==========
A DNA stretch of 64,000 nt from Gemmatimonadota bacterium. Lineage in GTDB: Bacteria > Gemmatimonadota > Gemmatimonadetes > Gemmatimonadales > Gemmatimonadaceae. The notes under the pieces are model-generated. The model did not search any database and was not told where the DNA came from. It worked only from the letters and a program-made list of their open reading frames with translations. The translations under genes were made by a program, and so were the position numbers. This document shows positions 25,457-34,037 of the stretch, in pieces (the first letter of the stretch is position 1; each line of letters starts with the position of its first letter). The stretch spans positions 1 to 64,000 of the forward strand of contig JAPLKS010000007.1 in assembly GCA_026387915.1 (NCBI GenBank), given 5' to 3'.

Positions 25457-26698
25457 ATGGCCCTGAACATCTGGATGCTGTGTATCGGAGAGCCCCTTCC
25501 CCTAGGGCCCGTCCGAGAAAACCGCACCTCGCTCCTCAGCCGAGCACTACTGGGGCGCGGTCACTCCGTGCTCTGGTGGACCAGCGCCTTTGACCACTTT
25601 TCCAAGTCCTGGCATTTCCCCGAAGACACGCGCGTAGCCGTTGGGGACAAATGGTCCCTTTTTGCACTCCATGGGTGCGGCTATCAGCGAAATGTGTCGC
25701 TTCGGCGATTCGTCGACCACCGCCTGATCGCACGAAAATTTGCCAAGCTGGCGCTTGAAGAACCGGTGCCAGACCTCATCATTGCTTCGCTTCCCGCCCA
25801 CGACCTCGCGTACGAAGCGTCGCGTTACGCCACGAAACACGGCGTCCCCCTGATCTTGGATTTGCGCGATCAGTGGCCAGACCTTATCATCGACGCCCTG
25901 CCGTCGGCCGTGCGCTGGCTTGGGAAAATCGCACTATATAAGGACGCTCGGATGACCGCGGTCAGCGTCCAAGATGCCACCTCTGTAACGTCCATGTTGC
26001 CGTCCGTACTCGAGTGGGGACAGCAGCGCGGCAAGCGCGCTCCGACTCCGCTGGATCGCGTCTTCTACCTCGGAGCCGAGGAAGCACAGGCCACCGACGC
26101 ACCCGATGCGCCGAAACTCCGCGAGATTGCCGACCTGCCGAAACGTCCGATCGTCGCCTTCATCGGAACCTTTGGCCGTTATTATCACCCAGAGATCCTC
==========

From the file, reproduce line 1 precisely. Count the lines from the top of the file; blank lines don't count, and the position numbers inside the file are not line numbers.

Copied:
A DNA stretch of 64,000 nt from Gemmatimonadota bacterium. Lineage in GTDB: Bacteria > Gemmatimonadota > Gemmatimonadetes > Gemmatimonadales > Gemmatimonadaceae. The notes under the pieces are model-generated. The model did not search any database and was not told where the DNA came from. It worked only from the letters and a program-made list of their open reading frames with translations. The translations under genes were made by a program, and so were the position numbers. This document shows positions 25,457-34,037 of the stretch, in pieces (the first letter of the stretch is position 1; each line of letters starts with the position of its first letter). The stretch spans positions 1 to 64,000 of the forward strand of contig JAPLKS010000007.1 in assembly GCA_026387915.1 (NCBI GenBank), given 5' to 3'.